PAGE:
This balance is evident nowhere more than in the work of the album’s dominant musical force, Thor Harris. Harris is one of the unsung heroes of the last decade-plus of indie rock, having played with acts from Shearwater and Bill Callahan to Amanda Palmer and Devendra Banhart, but To Be Kind is perhaps his most remarkable showcase. The metronomic consistency and seemingly unlimited endurance he brings to this band are a big part of what makes them so captivating, but Harris is far more than just a timekeeper. On tracks like “Oxygen” and “Screen Shot” the guitars and keyboards seem to pivot around Harris’ complex polyrhythms rather than the other way around. He is endlessly inventive, bringing various bells and gongs into the fray that would be unimaginable in most heavy music. His is a palpably physical presence, the perfect foil for Michael Gira, and it is almost hard to believe that Swans came so far without him.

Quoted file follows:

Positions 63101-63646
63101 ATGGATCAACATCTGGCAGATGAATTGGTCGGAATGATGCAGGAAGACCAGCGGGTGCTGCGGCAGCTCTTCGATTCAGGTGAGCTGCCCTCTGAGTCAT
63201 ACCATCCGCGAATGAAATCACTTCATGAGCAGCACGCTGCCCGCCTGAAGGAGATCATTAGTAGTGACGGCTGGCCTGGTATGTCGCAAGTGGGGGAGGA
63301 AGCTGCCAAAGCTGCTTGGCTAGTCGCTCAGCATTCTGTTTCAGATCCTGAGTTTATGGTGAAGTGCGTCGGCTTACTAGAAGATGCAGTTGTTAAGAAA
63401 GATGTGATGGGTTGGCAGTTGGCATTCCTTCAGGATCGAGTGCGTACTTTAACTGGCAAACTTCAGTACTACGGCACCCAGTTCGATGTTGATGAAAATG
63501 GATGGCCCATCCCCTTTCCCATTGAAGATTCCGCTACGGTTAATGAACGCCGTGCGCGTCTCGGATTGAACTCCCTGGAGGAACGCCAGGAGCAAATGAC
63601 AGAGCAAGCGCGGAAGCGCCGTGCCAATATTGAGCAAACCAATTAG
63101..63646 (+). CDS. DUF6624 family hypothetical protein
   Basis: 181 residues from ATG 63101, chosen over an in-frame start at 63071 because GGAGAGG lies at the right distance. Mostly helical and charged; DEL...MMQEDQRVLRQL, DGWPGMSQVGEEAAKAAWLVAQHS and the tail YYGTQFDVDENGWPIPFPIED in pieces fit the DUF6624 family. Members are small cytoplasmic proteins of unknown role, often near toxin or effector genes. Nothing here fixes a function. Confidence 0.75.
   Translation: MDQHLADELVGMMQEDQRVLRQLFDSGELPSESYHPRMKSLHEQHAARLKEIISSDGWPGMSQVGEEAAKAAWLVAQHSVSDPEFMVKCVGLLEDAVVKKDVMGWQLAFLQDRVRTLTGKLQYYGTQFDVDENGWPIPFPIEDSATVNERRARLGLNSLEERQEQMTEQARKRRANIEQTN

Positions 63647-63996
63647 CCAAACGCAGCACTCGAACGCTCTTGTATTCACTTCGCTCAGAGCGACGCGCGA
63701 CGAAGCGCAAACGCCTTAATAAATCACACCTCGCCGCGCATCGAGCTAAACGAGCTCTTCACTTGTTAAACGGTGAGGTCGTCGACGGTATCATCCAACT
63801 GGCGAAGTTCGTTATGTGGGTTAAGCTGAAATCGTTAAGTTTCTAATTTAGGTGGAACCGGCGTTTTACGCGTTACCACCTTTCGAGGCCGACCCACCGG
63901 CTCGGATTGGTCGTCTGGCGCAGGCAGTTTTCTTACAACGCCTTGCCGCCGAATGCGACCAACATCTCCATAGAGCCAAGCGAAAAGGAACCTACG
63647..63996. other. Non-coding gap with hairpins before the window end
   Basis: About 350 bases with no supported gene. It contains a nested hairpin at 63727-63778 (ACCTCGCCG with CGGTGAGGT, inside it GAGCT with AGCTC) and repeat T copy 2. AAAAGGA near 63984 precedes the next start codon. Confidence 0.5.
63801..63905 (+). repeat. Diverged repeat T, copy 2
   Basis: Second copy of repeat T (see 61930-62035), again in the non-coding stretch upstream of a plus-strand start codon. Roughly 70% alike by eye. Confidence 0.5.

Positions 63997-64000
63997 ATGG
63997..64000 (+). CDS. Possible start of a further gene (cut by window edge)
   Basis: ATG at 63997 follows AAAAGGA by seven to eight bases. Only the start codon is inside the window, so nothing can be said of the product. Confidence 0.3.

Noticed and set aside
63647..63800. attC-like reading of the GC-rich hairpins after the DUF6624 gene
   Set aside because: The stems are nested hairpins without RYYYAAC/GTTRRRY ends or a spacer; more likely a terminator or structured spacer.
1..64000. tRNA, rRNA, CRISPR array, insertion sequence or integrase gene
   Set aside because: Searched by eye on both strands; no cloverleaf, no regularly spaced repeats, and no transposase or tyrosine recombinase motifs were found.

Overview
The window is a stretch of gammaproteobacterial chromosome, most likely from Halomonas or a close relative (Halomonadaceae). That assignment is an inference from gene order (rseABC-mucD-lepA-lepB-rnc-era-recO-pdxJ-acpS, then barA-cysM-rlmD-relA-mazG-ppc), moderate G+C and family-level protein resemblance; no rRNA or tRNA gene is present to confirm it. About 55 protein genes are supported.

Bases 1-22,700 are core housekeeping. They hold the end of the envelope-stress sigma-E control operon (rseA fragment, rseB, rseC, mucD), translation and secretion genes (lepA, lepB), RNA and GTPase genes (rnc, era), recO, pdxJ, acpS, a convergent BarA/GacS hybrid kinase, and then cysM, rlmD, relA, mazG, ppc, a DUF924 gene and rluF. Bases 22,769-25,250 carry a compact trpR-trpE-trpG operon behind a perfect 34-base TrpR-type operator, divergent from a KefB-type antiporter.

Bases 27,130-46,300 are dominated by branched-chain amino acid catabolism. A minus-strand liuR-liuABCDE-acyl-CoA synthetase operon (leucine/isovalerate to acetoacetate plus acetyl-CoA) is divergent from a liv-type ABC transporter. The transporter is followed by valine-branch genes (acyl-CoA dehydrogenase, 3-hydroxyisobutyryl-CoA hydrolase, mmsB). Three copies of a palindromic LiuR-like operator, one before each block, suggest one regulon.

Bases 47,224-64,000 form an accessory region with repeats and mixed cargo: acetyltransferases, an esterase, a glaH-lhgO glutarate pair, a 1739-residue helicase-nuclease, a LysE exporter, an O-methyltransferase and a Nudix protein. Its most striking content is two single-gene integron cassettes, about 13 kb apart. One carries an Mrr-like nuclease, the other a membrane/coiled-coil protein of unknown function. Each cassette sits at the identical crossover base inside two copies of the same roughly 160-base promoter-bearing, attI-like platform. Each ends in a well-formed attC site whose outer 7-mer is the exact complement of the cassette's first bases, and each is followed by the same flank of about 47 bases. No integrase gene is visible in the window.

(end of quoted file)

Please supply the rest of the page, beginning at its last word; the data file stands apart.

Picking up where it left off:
And yet: this is unmistakably, from first note to last, Gira’s show. Conrad Amenta once described Gira as “a dictator made uncaring by the world he rules over,” and that description will hold true for as long as Swans make music. Perhaps it is fitting, then, that the centerpiece of this record is named for a military genius who led a slave revolt that became a revolution and then proclaimed himself dictator before being deposed by Napoleon. From blood and bondage to a kind of autocratic freedom: the perfect metaphor for Swans’ journey at any stage of its continuing evolution. And yet, although it may lack subtlety, there is no shortage of mystery in Gira’s music. Are his hysterical declarations of “Liberté! Egalité! Fraternité!” sarcastic? Is he suggesting the irony of the slave who ends as ruler? Or could this be a genuine endorsement of these democratic ideals? Whatever Gira has in mind, I doubt it’s that simple. And there is nothing I can say about his unaccountable switch to Spanish for the song’s remaining lyrics, a veritable hauntology of macabre mantras when translated: “Blood of God / Son of God / Love of God / Blood is life / Life is blood / Blood is love / Love is blood.” We here at CMG, we don’t always claim to comprehend. Instead, we bow; we bend; we break. We listen. We devour. We love.